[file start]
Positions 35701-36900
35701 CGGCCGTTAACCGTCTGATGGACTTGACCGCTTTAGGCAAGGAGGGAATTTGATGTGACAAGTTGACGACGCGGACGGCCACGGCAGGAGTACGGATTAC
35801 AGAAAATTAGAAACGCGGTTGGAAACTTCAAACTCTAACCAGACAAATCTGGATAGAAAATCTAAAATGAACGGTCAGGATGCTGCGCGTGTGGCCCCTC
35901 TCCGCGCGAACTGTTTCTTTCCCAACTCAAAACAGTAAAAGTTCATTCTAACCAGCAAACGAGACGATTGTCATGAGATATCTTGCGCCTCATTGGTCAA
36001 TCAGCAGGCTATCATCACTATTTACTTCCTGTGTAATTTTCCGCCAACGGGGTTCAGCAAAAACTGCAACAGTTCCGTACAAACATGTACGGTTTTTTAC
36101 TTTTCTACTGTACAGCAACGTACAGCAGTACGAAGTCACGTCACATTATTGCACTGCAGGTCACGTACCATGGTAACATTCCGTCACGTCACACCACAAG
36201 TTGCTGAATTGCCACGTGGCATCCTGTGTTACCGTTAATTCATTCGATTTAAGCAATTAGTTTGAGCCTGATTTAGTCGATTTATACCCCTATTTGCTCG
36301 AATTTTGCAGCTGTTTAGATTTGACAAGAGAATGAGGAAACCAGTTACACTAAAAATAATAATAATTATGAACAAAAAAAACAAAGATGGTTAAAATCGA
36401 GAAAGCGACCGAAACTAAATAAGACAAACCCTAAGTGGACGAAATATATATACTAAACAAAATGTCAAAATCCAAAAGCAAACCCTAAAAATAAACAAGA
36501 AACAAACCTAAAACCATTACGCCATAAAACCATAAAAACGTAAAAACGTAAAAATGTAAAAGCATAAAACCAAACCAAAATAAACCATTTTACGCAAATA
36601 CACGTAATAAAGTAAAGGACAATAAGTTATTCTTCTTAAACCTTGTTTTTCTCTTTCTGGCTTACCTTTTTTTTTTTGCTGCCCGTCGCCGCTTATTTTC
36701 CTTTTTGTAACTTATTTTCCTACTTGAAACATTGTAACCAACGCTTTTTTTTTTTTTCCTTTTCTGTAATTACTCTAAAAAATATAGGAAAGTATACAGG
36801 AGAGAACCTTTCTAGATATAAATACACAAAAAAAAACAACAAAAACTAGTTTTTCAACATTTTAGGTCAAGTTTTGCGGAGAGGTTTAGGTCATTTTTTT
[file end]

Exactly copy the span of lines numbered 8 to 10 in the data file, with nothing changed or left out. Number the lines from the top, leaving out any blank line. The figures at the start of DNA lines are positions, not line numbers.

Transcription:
36301 AATTTTGCAGCTGTTTAGATTTGACAAGAGAATGAGGAAACCAGTTACACTAAAAATAATAATAATTATGAACAAAAAAAACAAAGATGGTTAAAATCGA
36401 GAAAGCGACCGAAACTAAATAAGACAAACCCTAAGTGGACGAAATATATATACTAAACAAAATGTCAAAATCCAAAAGCAAACCCTAAAAATAAACAAGA
36501 AACAAACCTAAAACCATTACGCCATAAAACCATAAAAACGTAAAAACGTAAAAATGTAAAAGCATAAAACCAAACCAAAATAAACCATTTTACGCAAATA